The interior was part of the modern movement with regards to the use of new technology and design, using plastics and aluminium. The design was carried out by McInnes' Gardner professional team headed by Sir Hugh Casson. Tourist-class passengers was of a standard higher than anything seen before on any British passenger ship.
The futuristic design lend a perfect backdrop of the 1971 James Bond film Diamonds Are Forever.
There was a Main Lounge, Smoking Room and Reading Room, the Pop Inn for teenagers, even an English "Pub", The Cricketers' Tavern, as well as a Ballroom, The Island Room and a trendy poolside cafe. Her two restaurants were situated low-down on E-deck for stability on long voyages.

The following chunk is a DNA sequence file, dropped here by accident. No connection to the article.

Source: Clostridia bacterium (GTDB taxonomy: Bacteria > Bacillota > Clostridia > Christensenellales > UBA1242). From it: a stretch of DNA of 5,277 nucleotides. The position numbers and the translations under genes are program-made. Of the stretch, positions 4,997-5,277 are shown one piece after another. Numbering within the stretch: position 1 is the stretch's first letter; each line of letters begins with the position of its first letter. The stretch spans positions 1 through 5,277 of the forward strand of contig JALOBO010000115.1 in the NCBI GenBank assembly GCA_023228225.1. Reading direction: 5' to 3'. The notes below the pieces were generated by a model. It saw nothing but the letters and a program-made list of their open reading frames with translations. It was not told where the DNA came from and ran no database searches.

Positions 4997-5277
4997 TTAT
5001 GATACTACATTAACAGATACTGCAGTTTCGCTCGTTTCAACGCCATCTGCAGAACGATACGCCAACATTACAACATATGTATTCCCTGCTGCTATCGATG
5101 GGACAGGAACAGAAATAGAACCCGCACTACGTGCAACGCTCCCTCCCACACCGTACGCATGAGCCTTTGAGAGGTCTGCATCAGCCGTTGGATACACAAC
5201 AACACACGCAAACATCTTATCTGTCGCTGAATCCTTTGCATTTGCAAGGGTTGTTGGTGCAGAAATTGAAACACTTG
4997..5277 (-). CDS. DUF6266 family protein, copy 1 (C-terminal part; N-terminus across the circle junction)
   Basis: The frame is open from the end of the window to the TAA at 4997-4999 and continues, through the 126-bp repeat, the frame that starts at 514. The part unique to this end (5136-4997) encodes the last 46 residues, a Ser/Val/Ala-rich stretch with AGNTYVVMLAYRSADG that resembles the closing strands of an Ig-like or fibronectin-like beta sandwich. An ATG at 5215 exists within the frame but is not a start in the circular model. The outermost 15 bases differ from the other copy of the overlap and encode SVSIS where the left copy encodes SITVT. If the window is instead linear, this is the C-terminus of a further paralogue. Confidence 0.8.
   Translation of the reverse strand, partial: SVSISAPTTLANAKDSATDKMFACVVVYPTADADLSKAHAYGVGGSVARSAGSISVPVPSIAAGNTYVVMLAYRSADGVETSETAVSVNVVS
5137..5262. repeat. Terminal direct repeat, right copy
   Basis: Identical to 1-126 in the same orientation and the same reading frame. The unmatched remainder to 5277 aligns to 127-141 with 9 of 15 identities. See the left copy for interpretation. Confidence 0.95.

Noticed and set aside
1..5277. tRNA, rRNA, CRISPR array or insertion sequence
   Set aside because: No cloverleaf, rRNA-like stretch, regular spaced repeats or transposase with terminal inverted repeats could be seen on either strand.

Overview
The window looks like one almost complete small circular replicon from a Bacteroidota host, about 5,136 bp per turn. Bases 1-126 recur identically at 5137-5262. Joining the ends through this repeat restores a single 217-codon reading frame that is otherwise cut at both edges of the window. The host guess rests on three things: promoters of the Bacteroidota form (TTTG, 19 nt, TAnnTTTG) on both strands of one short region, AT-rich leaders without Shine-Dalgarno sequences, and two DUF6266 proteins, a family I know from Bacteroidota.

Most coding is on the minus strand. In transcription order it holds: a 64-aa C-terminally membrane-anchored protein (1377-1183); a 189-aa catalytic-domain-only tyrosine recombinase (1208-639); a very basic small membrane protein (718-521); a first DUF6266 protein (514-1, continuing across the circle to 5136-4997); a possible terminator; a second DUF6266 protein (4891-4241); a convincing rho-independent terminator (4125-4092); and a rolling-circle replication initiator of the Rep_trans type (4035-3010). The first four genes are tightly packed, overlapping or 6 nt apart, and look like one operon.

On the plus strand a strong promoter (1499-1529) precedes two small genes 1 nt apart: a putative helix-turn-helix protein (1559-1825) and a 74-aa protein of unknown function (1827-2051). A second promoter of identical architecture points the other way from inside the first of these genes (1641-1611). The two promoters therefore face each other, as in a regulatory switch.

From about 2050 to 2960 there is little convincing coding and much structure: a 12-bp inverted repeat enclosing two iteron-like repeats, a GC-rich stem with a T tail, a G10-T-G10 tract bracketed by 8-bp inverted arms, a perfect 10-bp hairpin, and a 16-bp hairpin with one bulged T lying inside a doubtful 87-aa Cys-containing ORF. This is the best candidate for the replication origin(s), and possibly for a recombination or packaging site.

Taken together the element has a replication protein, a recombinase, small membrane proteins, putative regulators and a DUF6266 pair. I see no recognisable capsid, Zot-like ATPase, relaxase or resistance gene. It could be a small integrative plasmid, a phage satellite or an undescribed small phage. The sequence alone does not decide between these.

In First-class, the Meridian Room had its own small forward cocktail bar, 'the Century Bar', but an internal spiral stairway rose three decks to the impressive Crows Nest Observation Lounge.
One of Canberra's many innovative features was in the idea of the "Cabin Court" introduced in First-class, whereby inside cabins were able to benefit from "borrowed light" from external windows.
Eventually, she was sold to ship breakers for scrapping in 1997.